This morning I finished locking up the physical traces of my life. It’s all there, in a 10 x 10 storage unit, among a sea of white metal doors, above a QFC here in Seattle.
There’s a reason why I haven’t written here much over the past month: because of a difficult situation, I was forced to move from the apartment that I’d been residing in here in Seattle for almost the past four years. I’d been searching and searching for a new place via the failscape that is craigslist, but when the day of reckoning arrived yesterday, I still had not be able to acquire a space. So, everything went into storage. I’m writing this from a local hotel room, fresh from chasing leads, and know that I’ll have to start couch surfing tomorrow.
It’s a strange thing, packing up the content of your life and placing it in such alienating place as a storage complex. There’s a certain maze-like hive quality to this one, on the top floor over a local supermarket. The repeating sequence of doors is almost hyponotic. It’s hard not to wonder about each one: who it represents, what lives and memories are there, and if they are partially empty, or stuffed like mine is, resembling the interior chambers of Tutankhamen’s tomb. Storage units really are historical depositories, when you think about it.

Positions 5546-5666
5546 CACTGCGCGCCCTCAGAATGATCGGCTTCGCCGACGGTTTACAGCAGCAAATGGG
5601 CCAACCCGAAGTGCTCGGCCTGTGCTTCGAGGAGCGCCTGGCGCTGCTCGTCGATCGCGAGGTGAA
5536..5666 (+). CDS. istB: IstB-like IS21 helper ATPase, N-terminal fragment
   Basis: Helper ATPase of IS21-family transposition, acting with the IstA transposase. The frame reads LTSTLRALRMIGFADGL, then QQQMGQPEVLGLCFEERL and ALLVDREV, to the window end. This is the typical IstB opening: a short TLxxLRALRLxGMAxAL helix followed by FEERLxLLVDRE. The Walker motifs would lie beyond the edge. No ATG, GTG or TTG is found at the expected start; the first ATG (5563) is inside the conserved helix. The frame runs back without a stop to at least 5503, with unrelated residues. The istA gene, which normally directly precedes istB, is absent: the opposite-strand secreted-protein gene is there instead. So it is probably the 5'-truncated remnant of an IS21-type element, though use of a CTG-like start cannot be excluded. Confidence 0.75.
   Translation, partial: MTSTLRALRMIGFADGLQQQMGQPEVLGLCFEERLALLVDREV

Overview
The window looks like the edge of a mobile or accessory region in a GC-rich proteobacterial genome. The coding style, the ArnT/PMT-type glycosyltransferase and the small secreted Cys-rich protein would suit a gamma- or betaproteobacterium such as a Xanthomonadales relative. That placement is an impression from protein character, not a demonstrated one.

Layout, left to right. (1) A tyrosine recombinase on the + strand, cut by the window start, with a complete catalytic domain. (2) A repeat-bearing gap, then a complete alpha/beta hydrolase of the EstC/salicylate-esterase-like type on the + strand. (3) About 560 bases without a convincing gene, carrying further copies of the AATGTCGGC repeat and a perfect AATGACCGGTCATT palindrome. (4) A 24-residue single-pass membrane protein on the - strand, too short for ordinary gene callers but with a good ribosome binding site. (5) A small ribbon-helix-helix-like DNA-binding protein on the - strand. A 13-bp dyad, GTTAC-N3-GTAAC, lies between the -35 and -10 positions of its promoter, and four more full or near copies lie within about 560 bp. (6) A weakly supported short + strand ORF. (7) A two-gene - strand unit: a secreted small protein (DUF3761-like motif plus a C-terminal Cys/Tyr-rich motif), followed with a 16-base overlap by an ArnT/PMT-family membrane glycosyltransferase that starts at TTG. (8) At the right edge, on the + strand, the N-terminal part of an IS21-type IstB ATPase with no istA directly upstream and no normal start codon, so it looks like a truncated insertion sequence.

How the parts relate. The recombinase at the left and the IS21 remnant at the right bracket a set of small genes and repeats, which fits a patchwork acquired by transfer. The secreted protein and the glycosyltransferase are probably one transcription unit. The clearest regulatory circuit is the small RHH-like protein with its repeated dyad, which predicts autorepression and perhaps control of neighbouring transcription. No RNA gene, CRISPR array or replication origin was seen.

I didn’t finish unloading my stuff until this morning. Last night, as I was placing the last miscellaneous items in my rented truck, I lingered there in the space that I’d been living in for successive years. There’s always something melancholy about leaving a place where you’ve resided, where so many memories lie. That basement apartment was home to me: the only home I’ve known in Seattle. Now, until I can line up another space, I am literally homeless. And that is terrifying. And depressing.
Because in the end, you wonder about the roads that brought you to your location.
Mine just happens to be a Travelodge.
I went to see a promising new place today. They told me that they’d let me know tonight. Here’s hoping. I feel uprooted and twisting. Earlier today, I was in University Village, wandering about outside the shops, watching people walk by, wondering if any of them had ever felt that insecure sensation that I am experiencing. I sat at Starbucks with my laptop, and chased leads, among dozens of animated people. But I felt alone.
Of course, this is merely temporary. I’m not really a refugee. I’m not really homeless. I can couch surf for a few days, and it won’t kill me. But when I don’t have that address, that place nailed down, a space to call my own, I cannot relax. It gnaws at me, and I wonder about the people who don’t have the solutions I have. Hopefully this experience will leave me with a little more empathy.
But in the meantime, I need to find a place to live. I cannot help but think that I’ve done something terribly, terribly wrong with my life to even be typing this.